OK, I am now 2 weeks behind schedule in the 52 project, but quality counts right?
Am I inspired by Daido Moriyama…? I am not so sure, I didn’t go to his exhibition earlier (I really should have, but just didn’t). Yet with the high contrast, grungy look, seems like this is another copycat work of his…
The truth is I was using a roll of ISO50-200 Lomography Redscale film. Its the first time I used it and I wasn’t expecting it to be sooooo red! Anyway its not a bad try and achieved some decent results.
This roll was mostly street snaps, as you may realise… Given the convenience and the autofocus of the modern day DSLR, using the old Nikon F3 on the streets make it this much challenging and rewarding. I still love the feeling of anticipation, waiting for the film to be developed and seeing if I got any good (or bad) stuff… unlike the DSLR world where you just see what you shot, and re-shoot if needed.
This is also my first go at multiple exposure with film (I never really tried this with photoshop either). Great fun. Colour temperature was awful, still need to work out how to use the film. Another excellent experiment. Enjoy and comment!
This was taken a while back when I want to Kaohsiung, Tainan. It was actually taken after my breakfast, I left my DSLR in the room and I only had my point & shoot with me. The view and light was excellent and so I just shot the photo in Panorama mode in the Sony DC (it was a TX-10), the result was pretty pleasing.
I did some post processing adding some noise and tweaked with some curves to get the film effect.
As cliche as it is, the best camera is the camera you have with you; of course you can say you will return to the place 30 mins later, a day later, a week later… but it will never be the same, so shoot it when you see it. Even your camera on your smartphone will suffice…
This is the second entry of the series, as I was not entirely satisfied with the collection I had in the previous post. This should be viewed together with the previous post to get a better picture of the number of mainland tourists in Hong Kong during the “Golden Week”.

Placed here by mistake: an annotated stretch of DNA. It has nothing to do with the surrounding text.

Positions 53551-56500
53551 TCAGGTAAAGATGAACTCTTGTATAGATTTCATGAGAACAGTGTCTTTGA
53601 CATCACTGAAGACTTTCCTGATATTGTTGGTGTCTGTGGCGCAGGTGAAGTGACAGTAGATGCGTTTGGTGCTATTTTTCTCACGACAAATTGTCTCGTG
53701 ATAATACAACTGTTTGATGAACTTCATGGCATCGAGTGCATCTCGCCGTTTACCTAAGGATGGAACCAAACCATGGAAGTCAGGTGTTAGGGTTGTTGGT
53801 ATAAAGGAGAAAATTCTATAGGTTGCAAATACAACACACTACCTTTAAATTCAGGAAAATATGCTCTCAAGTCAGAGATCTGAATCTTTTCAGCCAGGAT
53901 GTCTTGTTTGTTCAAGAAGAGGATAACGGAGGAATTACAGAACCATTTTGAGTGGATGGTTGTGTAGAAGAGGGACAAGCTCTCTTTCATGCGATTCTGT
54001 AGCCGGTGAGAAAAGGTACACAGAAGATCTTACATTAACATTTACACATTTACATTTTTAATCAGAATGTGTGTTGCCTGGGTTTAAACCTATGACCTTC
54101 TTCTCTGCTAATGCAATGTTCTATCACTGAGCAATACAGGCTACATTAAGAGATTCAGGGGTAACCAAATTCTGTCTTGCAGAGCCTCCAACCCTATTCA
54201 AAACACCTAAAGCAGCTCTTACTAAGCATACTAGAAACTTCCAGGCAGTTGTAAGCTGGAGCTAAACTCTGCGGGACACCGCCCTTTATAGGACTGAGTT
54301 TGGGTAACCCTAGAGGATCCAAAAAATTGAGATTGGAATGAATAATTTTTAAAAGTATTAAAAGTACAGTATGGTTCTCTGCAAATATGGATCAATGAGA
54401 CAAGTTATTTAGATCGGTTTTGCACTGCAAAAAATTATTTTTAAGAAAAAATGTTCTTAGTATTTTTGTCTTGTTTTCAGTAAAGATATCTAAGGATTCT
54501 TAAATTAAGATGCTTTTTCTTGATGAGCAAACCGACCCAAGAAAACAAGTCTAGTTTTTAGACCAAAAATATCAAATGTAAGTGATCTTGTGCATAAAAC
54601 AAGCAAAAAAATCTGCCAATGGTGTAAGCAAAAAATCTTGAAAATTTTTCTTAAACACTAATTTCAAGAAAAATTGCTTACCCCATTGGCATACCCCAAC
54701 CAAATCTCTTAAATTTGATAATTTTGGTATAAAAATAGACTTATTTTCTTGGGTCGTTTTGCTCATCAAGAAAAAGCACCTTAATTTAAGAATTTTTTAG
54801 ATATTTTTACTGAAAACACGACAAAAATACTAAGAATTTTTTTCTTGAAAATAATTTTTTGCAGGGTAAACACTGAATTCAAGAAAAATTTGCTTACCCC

According to some studies, the tourists will be spending most of their money during the middle of the Golden Week (i.e. yesterday and today). I have to agree that I see a lot more of them on the streets, more people queuing outside the shops, more of them sitting on the streets, more hand baggage being pulled around.
29th September, the start of the “Golden Week” in China, where almost all of the working class in Mainland has more than a week of national holidays. This also leads to a large surge of Mainland Chinese tourists arriving in Hong Kong.
Canton Road is one of the main shopping streets in Hong Kong for luxury items, and I took the opportunity to shoot some snaps along the road to capture the typical Mainland Chinese big spenders.
We usually like our landscapes to be perfect. Trees to be green, skies are blue, etc. This time I try to process the photo so that the tones are cool, and there is heavy flare in the middle of the photo, giving it a little twist from the typical landscape photos.
I am actually very satisfied with the outcome. A perfect sunset in Prague.
Sometimes it is important to include the little things that lead to your final shot. Let me explain….
just like the photo on the top, it is actually the footprints of a cheetah which led to the discovery of the actual cheetah hunting for its prey. These little pieces of information not only is an interesting photo on its own, but it also tells a story when combined with the final photo, the one below.
Photos is a media for you to express your feelings and to tell a story, always try to capture the interesting things around you (especially in this digital age), these little pieces may actually link up to a grand story!
Have been busy with some pre-wedding shots, and not able to update my blog for a while…
Actually this topic applies to a lot of different photography styles. I have discussed this briefly before, where the concept of “decisive moment” preached by Henri Cartier Bresson is used in documentary photography. This actually applies in wild life where you have to notice the emotions and expressions given by the animals, its quite difficult given it is very hard to understand what they are thinking of (I am a wildlife amateur…).
For pre-wedding and wedding shots, it is very important to capture such moments. If successful, those will be the shots where the couples will be most happy with, seeing their own smiles, the tears of joy etc.
Practice makes perfect, share your thoughts and shots!
One of the techniques I like to use is simplify. This idea was further consolidated during my OUHK class, “Photography Lighting Techniques”. The teacher introduced the idea of noise, not the unwanted colours and spots when you shoot at high ISOs, but the unwanted and distracting objects in your frame. They will make your photo concept “fuzzy”, which is worse than a fuzzy image (out of focus).
Anyway, the above photo was another evidence for my love for simplification. The hippo was yawning, with a quarter of its body out of the water. The photo was so simply construed, that all the attention will be focused on the hippo alone. Then the slight reflection of the grass on the side of the pool gives some context of the location.
Less is more, it applies to photography. Think clearly about what you want to show before pressing the shutter button, and make “clear” and “sharp” images; remember its the concept that counts before the quality of the photo!